Article by Justin Pritchard
When it comes to paying for your new (or new-to-you) ride, many car dealers are ethical, legitimate and fair. Others see an opportunity to drive up the overall transaction price and put more of your money in someone else’s pocket. In Ontario, and many other provinces, regulations exist to prevent any pricey surprises and fees just before you drive off – though some dealers are in the practice of trying to add these to your invoice, regardless.
Dealers that don’t abide by ethical guidelines may set shoppers up for a negative experience – which those shoppers will probably tell their friends, family and social media contacts all about.
This is a problem for the Ontario Motor Vehicle Industry Council, or OMVIC. OMVIC’s mandate is to maintain a fair, safe and informed marketplace by protecting the rights of consumers, enhancing professionalism and ensuring fair, honest and open competition for licensed dealers. In Ontario, all dealers must be licensed by OMVIC and obey federal and provincial laws.
Created in 1997, OMVIC is responsible for administering the Ontario Motor Vehicle Dealers Act (MVDA), which sets the rules and standards by which salespeople and dealers must abide.
Evolution of that Ontario Motor Vehicle Dealers Act has seen consumer protection enhanced in recent years – for instance, with increased funds available to compensate shoppers, implementation of all-in pricing rules and increased fines for dealers and salespeople who break the rules set out in the MVDA. These aren’t slap-on-the-wrist fines either: individuals can face fines of up to $50,000, and/or nearly two years in jail. Corporations can face fines up to $250,000. Dealers and salespeople can also have their registration revoked.
Sketchy Dealer Fees. Click image to enlarge
In addition to enforcement and mediation of the Act, the OMVIC also maintains a compensation fund for consumers who suffer a financial loss arising from a transaction with an OMVIC-registered motor vehicle dealer. All of this exists with the intent of protecting consumer interests.
Lately, OMVIC says those interests have been compromised by practices relating to the sale and add-on of additional products and services. Unethical in nature, these practices create distrust and reinforce what dealers hoped would be tired and outdated stereotypes.
What’s been happening? Recently, OMVIC has addressed concerns from shoppers presented with a “mandatory” charge for add-on items, like nitrogen tire inflation and anti-theft systems. Charges for any such pre-installed products or services, according to OMVIC, must be included in both the advertised and negotiated prices. A dealer might decide not to sell a vehicle unless these products are paid for, in which case the shopper can decide to purchase or not.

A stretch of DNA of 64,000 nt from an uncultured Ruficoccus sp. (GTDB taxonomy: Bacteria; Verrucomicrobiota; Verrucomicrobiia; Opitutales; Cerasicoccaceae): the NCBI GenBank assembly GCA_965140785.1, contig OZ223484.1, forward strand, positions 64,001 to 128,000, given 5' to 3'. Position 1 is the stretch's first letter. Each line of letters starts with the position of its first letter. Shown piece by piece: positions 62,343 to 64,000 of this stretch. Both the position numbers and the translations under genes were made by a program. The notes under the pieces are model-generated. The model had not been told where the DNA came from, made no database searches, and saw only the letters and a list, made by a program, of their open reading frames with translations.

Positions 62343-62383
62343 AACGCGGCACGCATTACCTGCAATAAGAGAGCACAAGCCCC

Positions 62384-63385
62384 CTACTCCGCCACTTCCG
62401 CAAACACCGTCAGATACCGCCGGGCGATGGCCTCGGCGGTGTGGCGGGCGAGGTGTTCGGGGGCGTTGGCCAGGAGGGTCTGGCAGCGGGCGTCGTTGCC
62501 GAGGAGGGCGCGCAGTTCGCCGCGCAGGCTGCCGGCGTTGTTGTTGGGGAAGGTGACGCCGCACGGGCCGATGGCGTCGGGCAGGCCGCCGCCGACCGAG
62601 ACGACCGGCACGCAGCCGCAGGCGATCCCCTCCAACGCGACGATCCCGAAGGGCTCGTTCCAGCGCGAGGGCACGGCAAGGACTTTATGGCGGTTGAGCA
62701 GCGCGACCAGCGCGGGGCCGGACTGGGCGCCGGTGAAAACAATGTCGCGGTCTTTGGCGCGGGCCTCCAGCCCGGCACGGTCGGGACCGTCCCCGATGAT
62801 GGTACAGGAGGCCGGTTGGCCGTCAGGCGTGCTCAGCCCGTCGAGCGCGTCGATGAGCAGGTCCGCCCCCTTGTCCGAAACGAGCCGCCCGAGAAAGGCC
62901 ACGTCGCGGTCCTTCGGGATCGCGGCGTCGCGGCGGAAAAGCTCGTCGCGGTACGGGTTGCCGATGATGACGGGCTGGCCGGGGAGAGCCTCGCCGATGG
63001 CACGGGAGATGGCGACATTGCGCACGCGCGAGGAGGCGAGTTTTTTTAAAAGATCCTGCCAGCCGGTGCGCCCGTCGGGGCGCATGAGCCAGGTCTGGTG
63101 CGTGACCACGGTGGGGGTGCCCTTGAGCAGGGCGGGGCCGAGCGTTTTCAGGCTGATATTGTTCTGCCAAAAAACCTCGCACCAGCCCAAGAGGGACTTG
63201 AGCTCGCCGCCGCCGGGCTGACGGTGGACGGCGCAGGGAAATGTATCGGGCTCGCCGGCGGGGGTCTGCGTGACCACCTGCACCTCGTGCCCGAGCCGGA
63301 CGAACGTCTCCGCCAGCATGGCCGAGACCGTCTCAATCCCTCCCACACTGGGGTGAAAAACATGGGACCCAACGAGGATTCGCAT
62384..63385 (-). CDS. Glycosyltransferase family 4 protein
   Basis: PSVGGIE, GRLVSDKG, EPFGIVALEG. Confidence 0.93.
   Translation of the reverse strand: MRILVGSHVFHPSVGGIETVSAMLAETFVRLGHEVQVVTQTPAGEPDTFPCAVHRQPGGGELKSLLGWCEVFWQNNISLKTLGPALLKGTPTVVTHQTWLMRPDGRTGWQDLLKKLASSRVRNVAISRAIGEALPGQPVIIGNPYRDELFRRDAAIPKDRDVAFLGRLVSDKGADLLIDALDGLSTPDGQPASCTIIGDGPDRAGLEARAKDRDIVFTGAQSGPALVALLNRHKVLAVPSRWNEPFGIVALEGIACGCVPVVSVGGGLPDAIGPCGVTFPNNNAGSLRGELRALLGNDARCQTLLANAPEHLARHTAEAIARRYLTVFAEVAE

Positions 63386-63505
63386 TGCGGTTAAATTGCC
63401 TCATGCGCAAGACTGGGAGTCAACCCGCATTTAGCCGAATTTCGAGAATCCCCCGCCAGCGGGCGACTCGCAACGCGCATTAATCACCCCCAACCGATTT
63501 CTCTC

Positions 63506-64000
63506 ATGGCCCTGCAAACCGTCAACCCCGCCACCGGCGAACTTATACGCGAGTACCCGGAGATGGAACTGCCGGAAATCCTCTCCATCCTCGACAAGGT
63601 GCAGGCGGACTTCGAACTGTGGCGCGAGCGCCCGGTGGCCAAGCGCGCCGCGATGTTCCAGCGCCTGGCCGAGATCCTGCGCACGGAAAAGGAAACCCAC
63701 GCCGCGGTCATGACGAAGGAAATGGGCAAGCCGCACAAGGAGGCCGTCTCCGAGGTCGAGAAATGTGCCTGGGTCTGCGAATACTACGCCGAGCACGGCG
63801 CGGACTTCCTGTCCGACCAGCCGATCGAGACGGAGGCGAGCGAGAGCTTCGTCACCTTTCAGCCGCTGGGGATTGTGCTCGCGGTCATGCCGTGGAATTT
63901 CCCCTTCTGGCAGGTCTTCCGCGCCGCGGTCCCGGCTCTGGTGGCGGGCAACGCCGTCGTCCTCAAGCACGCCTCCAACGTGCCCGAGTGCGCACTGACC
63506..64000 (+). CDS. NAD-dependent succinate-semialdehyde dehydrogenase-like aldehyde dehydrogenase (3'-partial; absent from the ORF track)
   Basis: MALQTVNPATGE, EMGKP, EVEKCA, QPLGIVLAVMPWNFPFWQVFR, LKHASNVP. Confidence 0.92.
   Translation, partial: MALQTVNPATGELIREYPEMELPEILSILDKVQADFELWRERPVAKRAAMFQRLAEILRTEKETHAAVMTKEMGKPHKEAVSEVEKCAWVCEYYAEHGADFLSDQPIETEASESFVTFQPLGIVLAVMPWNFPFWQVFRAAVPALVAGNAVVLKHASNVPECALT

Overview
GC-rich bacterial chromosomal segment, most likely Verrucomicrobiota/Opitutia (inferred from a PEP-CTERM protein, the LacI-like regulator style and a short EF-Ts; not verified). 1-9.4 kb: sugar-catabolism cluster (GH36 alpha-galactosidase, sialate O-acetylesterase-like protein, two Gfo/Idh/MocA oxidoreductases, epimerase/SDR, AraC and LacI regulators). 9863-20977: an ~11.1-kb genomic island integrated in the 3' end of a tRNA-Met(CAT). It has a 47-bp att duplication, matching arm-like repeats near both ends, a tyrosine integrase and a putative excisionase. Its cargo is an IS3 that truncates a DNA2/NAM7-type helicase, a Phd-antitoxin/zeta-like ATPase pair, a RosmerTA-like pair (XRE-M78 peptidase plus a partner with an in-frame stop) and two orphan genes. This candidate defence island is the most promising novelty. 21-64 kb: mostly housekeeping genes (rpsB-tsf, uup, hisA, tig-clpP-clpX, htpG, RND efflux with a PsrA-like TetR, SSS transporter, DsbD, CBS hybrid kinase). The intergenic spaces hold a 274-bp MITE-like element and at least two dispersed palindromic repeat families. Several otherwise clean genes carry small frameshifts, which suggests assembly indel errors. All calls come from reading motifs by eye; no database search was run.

OMVIC’s advice regarding surprise add-ons? Only agree to pay for the ones they believe have value, and the ones they want, or none at all. And remember – if a salesperson states or implies that any charge beyond HST and licensing is mandated or required by OMVIC or the government, the statement is false and misleading. They could, as a result, face administrative action by the council.
Other recently-addressed concerns deal with fees and costs added after the consumer has negotiated the final price. In Ontario, strict regulations apply to dealer advertising, and any ad for a vehicle must represent an all-in price. Adding fees like administration fees, freight, PDI, or a “mandatory” pre-installed service or item to that required all-in price is illegal. Note that administration fees aren’t against the law – but they must be included in that “all-in” price.
If a shopper negotiates a price with a sales representative, OMVIC says the shopper can assume they’re negotiating an all-in price, and that any price representations made by a salesperson during the sales process reflect that all-in price. Remember – only HST and licensing can be added. Any latter attempt by the dealer to add fees can be seen as a breach of the Code of Ethics.
The OMVIC also notes that in Ontario, there’s no cooling-off period on used vehicles – and that the Safety Standards Certificate is not a warranty but rather a certification that the vehicle in question met a minimum safety standard on the day it was inspected.